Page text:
The activation of thrombin initiates a positive feedback mechanism, as thrombin is capable of activating numerous factors within the coagulation pathways. Consequently, thrombin exerts a stimulatory effect on its own production. Furthermore, thrombin also activates factor XIII which stabilizes the clot by catalyzing the formation of covalent bonds between fibrin strands. Finally, thrombin initiates additional platelet activation. Thus, the thrombin positive feedback mechanism stimulates further platelet plug proliferation in addition to its coagulation effects.
|Clotting Factors: Number, Name and Description|
|I||Fibrinogen||Plasma protein produced by the liver. Fibrinogen can form bridges between activated platelets, but is more known for its major function as a precursor to fibrin.|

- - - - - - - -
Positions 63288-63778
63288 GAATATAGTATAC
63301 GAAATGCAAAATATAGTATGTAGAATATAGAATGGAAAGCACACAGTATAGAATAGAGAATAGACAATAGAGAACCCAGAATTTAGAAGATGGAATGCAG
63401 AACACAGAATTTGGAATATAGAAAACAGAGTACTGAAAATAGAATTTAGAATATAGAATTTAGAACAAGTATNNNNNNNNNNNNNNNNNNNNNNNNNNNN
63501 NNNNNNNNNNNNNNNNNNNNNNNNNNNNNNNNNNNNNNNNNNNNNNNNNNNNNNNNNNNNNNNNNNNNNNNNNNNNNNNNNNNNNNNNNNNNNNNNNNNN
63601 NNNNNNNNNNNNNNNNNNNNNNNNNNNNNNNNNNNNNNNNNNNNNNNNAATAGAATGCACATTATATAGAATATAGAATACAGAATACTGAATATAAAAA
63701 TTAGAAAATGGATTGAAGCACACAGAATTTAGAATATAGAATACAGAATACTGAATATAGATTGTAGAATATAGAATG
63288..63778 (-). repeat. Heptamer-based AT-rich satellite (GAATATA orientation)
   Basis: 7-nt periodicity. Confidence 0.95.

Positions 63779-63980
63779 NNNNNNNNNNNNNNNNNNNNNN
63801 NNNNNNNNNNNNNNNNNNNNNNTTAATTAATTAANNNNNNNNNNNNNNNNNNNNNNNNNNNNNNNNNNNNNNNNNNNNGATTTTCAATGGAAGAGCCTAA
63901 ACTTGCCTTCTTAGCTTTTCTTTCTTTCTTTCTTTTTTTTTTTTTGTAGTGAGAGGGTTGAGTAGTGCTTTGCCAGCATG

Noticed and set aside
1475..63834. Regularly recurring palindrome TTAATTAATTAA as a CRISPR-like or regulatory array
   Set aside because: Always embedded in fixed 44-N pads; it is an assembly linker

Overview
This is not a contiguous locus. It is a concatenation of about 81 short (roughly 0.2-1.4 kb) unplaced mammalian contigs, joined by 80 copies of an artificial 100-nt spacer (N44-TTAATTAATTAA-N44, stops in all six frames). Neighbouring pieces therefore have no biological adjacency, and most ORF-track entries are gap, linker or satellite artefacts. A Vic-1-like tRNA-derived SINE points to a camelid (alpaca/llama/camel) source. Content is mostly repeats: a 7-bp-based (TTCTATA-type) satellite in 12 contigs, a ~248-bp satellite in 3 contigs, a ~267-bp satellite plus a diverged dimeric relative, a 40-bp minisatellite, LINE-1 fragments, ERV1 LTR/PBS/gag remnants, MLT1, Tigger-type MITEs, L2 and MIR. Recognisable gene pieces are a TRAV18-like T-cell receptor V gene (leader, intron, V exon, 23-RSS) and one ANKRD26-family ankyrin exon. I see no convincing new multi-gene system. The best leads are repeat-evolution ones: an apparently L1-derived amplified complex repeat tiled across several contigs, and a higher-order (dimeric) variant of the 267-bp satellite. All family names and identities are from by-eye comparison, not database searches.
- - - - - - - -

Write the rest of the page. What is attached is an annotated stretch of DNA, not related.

|II||Prothrombin||Plasma protein produced by the liver. It is activated by a complex of factor X and V to become thrombin. Thrombin is important because it converts fibrinogen to fibrin.|
|III||Tissue Thromboplastin (Tissue Factor)||This is an integral membrane protein produced by cells outside of the vascular conduits of the circulatory system. It is necessary for the first step of the extrinsic pathway. This protein is a receptor for a plasma protein called factor VII. When exposed to factor VII, a large enzyme complex is formed that can activate factor X (the common pathway).|
|IV||Calcium ions||Required as a cofactor for many of the enzymatic reactions that take place in the clotting cascade.|
|V||Proaccelerin (Labile Factor)||A plasma protein produced by the liver. Factor V is a cofactor that can associate with Factor X and accelerate the conversion of Prothrombin to Thrombin.|
|VI||Now known to be just activated Factor V, so a distinct factor VI is no longer considered to exist.|
|VII||Serum Prothrombin Conversion Accelerator (stable factor, proconvertin)||Plasma protein synthesized in the liver. Important in the extrinsic pathway as it helps form an enzyme complex with tissue thromboplastin.|